The cabinet maker is one of the oldest professions in the UK and there is evidence of this dating back to the 16th century. To understand what being a cabinet maker is, let’s look at some definitions of this trade:
Both definitions include the phrase high quality, so this is very much distinct from being a carpenter. There is more to cabinetmaking than just joining wood. It can be intricate and complex hence the need for skilled training. To become a cabinet maker takes years of dedication, it’s not necessarily a job that one just walks into. For many cabinetmakers, it takes years to learn about wood and to hone their making skills
College route into cabinetmaking
Many cabinetmakers find their apprentices through colleges and the CITB Construction Industry Training Board which set out over a three-year period where certain skills must be learnt, acquired and be tested on. This assessment takes place not just on practical skills but also the theory behind cabinetmaking. A standard apprenticeship would encompass time at a college and learning based experience within a workshop. The college part of an apprenticeship teaches the student the fundamentals and core knowledge needed for this profession and how this translates in practical terms is learned in the workplace. Respected and recognised colleges such as Rycotewood, Chichester, Burnley, Moulton and Cornwall have a good reputation in producing fine cabinet makers.
Privately run courses
There are alternatives to college such as privately run courses by highly skilled cabinet makers. These are carried out under the guidance of craftsmen renowned within the industry. The most reputable of these is the Edwards Barnsley Workshop, Robinson House Studio and the Rowden Atelier Woodworking School established by the late and truly remarkable David Savage.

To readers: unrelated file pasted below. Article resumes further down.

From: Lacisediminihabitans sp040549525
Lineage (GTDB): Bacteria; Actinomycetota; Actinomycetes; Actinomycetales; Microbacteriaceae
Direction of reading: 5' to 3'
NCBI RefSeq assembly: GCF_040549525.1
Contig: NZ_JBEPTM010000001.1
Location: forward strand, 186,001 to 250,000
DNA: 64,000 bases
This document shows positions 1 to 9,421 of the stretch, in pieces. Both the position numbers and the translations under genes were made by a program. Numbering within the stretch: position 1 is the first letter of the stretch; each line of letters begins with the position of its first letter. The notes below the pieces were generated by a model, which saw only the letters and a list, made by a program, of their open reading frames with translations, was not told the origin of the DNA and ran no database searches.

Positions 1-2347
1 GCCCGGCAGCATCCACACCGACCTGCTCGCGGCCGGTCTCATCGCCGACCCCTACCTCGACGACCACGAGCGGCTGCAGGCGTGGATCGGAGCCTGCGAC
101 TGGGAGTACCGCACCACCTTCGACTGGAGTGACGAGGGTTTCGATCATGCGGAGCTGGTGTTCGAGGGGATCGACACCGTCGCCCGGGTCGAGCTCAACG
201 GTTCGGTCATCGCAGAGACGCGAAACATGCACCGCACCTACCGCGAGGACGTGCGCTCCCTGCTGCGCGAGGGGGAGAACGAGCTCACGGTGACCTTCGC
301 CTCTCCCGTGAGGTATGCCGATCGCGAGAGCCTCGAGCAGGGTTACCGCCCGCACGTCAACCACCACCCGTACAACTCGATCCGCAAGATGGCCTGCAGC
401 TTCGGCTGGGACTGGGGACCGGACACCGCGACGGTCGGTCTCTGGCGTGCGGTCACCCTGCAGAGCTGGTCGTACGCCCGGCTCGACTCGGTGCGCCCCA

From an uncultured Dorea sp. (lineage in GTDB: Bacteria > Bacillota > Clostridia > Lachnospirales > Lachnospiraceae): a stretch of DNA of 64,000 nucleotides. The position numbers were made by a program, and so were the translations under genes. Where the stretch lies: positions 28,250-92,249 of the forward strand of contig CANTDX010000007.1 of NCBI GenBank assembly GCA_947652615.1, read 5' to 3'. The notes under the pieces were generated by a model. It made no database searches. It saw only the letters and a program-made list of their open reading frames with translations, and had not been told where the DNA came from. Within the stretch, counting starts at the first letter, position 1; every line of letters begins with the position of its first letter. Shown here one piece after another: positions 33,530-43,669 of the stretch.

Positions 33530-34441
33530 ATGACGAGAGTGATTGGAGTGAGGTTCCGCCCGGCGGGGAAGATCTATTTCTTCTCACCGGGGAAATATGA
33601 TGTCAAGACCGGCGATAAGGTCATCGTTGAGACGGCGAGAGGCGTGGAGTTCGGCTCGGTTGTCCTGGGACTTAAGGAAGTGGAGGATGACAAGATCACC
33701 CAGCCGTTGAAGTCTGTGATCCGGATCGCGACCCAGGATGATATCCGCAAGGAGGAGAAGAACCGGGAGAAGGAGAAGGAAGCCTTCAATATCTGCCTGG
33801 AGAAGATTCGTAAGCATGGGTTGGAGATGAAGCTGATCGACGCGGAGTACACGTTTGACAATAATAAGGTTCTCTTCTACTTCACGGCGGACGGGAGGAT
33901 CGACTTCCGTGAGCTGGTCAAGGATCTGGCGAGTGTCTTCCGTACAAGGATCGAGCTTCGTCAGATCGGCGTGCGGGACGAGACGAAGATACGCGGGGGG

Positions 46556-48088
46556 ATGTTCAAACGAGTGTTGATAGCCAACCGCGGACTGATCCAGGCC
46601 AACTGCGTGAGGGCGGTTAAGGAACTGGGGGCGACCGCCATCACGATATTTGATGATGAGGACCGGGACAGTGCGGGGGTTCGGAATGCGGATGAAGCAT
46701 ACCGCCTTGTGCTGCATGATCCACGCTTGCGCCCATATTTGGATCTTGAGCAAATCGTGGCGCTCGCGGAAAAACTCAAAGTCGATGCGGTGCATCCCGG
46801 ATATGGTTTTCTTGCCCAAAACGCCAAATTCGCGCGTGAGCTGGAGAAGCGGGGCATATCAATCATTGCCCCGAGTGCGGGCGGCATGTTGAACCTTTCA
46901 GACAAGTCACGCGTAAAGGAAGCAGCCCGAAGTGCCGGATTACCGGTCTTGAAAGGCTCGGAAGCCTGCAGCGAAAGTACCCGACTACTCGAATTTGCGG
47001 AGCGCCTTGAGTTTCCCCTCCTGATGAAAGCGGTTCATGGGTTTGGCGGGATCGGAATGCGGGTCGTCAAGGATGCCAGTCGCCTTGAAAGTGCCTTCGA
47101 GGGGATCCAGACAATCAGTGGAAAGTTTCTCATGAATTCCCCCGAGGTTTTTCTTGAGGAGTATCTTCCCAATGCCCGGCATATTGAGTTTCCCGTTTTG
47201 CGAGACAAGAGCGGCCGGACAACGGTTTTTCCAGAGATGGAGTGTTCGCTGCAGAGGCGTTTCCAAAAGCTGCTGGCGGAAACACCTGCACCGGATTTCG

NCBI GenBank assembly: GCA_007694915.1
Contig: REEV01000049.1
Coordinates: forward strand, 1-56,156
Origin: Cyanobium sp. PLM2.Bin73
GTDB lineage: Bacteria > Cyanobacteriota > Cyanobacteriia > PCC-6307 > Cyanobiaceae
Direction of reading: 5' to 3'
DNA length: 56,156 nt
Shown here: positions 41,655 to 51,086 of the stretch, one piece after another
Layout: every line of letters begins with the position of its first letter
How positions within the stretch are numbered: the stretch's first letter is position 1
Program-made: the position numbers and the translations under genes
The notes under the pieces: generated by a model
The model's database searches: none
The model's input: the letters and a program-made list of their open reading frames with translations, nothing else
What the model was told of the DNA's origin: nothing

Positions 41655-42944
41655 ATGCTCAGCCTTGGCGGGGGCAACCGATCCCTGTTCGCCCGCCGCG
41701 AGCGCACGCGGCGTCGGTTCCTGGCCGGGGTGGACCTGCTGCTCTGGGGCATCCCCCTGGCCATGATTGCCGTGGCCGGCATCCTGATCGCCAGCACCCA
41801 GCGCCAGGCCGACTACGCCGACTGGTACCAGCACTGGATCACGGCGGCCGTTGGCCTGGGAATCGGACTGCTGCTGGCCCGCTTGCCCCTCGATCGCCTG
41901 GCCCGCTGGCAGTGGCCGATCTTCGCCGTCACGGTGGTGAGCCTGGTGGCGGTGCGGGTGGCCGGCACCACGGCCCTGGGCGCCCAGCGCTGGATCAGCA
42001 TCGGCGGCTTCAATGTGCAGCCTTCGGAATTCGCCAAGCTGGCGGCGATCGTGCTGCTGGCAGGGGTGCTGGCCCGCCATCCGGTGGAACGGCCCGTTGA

Qualities of a good cabinet maker
There are many different qualities that come together to make a fine cabinet maker, but we have listed the ones that we believe stand out to us:
1. Attention to detail – It is the artisan eye within the cabinet maker that really captures incredible detail in their craft.
2. Understanding of timber – A knowledge on reading timber, understanding its mechanics and how to work a piece to achieving the best result.
3. Good time management – A quality that is necessary in all trades, the cabinet maker must adhere to project deadlines to ensure the furniture is completed.
4. Skilled use of tools – The cabinet maker must have an inherent knowledge of which tools to use to craft their piece to the highest standard and understand how to care for them, as they are their livelihood.
5. Commitment – A total dedication to producing excellence in their work
Not just a job
To learn your true skill as a cabinet maker carries on for many years. Many apprentices are taught that they will never stop learning as there are always alternative ways in accomplishing the same thing. One thing is for certain, it really does take a lot of skill, dedication and love to be part of the cabinetmaking industry. Cabinetmakers really live and breathe wood. It is not just a job; it is their vocation.
Click here to read more about cabinet making heritage